Pardon the cliché, but the 76ers were definitely a shell of themselves.
They were shorthanded and simply bad Monday night in a 106-98 loss to the struggling Denver Nuggets at the Wells Fargo Center.
Joel Embiid struggled mightily. So did Nik Stauskas and Hollis Thompson. The team committed 19 turnovers - 14 after intermission. The turnovers they committed on their last two possessions were indicative of the Sixers' night.
They had a five-second violation on the next-to-last possession. Then they threw the ball out of bounds. Both possessions came out of timeouts.
"We cannot lose the ball like that," reserve forward Dario Saric said. "It's not the fault of me. It's not the fault of Joel. It's not the fault of Sergio [Rodriguez]. It's the fault of all of us on the team.
"We need to get open better. We need to concentrate more in certain situations, how to attack and how to pass the ball."
However, turning the ball over is nothing new for the Sixers. They came into the contest averaging a league-worst 16.6 turnovers per game. They also aren't foreign to losing games. The Sixers have an NBA-worst record of 4-17 and they extended their losing streak to seven games.
The main difference was that Embiid's performance. The 7-foot-2, 276-pounder usually excels under any circumstance. But on this night, the rookie missed 10 of his first 13 shots. Things were so bad that he hit himself twice on the side of the head when he was subbed out with 8 minutes, 7 seconds remaining.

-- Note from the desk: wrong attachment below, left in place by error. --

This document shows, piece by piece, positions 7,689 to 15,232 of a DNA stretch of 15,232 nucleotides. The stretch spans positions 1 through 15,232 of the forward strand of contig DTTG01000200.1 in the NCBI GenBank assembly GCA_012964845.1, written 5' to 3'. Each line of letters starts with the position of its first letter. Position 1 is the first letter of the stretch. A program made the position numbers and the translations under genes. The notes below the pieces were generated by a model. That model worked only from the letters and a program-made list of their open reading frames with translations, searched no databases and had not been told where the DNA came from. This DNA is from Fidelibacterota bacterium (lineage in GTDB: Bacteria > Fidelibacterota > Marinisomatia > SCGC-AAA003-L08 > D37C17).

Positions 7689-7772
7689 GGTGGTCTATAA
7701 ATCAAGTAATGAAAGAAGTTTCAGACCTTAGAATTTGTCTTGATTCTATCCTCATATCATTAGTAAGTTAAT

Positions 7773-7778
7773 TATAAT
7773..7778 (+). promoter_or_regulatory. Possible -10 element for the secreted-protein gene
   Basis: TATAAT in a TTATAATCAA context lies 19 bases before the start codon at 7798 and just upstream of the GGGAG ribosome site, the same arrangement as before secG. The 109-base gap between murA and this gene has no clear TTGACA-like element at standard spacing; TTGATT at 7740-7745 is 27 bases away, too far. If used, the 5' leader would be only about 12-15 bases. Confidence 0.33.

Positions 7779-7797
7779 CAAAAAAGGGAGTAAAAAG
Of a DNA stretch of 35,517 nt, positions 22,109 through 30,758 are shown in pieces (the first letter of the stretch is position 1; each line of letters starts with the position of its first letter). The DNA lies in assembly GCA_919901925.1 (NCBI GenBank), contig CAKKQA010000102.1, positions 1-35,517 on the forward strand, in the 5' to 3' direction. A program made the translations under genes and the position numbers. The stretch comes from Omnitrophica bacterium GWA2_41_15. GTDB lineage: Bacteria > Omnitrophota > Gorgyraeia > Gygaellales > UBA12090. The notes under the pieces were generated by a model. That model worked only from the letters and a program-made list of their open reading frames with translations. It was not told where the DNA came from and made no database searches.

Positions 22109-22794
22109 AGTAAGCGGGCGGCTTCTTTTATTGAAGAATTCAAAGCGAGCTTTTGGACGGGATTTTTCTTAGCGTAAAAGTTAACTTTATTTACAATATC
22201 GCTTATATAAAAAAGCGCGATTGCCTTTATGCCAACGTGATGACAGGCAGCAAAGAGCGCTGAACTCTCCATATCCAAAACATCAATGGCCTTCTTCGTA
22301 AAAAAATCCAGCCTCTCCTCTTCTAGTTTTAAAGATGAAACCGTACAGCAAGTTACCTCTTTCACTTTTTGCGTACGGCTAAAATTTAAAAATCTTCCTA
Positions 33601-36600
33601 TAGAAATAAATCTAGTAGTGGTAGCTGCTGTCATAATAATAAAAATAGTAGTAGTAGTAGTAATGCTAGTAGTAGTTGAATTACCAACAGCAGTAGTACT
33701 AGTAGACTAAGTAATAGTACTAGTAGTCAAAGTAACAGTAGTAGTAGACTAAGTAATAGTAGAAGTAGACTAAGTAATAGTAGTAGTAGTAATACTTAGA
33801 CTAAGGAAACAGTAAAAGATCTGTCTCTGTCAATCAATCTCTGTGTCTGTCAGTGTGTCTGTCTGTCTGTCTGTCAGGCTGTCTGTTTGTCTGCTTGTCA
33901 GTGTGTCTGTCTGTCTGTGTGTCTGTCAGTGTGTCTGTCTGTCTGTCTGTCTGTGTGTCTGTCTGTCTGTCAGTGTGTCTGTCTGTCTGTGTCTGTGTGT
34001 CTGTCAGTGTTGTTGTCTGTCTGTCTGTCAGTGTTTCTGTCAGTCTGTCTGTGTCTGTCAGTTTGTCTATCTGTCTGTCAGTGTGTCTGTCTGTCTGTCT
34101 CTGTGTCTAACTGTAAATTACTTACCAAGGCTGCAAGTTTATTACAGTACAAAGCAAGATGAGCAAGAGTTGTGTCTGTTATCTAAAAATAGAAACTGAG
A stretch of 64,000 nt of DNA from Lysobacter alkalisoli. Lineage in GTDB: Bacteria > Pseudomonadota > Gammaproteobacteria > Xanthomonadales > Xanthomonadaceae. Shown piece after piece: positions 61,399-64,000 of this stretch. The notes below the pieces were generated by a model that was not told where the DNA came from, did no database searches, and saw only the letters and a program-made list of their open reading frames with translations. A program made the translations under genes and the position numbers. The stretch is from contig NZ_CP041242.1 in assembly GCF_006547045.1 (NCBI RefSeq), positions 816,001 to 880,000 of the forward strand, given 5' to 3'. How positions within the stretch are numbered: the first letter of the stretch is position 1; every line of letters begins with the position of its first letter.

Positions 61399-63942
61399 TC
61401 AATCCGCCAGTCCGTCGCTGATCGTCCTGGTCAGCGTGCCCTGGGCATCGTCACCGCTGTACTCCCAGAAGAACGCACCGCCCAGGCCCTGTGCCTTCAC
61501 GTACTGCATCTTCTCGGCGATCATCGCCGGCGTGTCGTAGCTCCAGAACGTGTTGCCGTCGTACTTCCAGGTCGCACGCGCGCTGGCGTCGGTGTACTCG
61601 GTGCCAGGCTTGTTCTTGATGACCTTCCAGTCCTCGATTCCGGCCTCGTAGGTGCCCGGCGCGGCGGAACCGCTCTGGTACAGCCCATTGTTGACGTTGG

Embiid salvaged things a little bit by making his next two shots and finished 5 for 15 en route to 16 points. He did have a game-high five blocks to go with four rebounds and three turnovers.
"They were digging a lot," Embiid said of guards trying to swipe the ball away from him while whiling doubling down. "I have to do a better job of passing out of that when I see two people on me. Next time, it's on me to do a better job of passing out."
Stauskas finished with four points on 1-for-7 shooting, while Thompson was held scoreless after missing all three of his attempts.
But at least they played.
The Sixers were without Robert Covington (left knee sprain, flu symptoms), Jahlil Okafor (gastroenteritis), Jerryd Bayless (left wrist ligament tear), reserve center Nerlens Noel (inflamed left knee), and Ben Simmons (fractured right foot). Noel and Simmons have yet to play this season. None of the five players traveled to Memphis with the team following the game.
On Monday, the Sixers had only 10 available players.
"With our group, when you have no Jahlil, no Covington, there's just zero margin for error for whatever we are talking about," coach Brett Brown said. "I felt that more than I did sluggish.
"I felt when they started making their run, I think that we didn't stand up as tall as I wanted."
The Sixers blew a 10-point second quarter cushion thanks in large part their turnovers and third-quarter shooting woes. The Sixers made just 26.3 percent of their shots committing seven turnovers in the third quarter as the Nuggets (8-13) took a 74-70 advantage into the fourth. They extended their lead to 11 points midway through the fourth. The Sixers battled back, but were doomed by costly miscues down the stretch.
Denver swingman Danilo Gallinari led all scorers with 24 points. Reigning Western Conference rookie of the month Jamal Murray and Will Barton added 22 points apiece.
Rodriguez, Saric, and Ersan Ilyasova all had 17 points to lead the Sixers.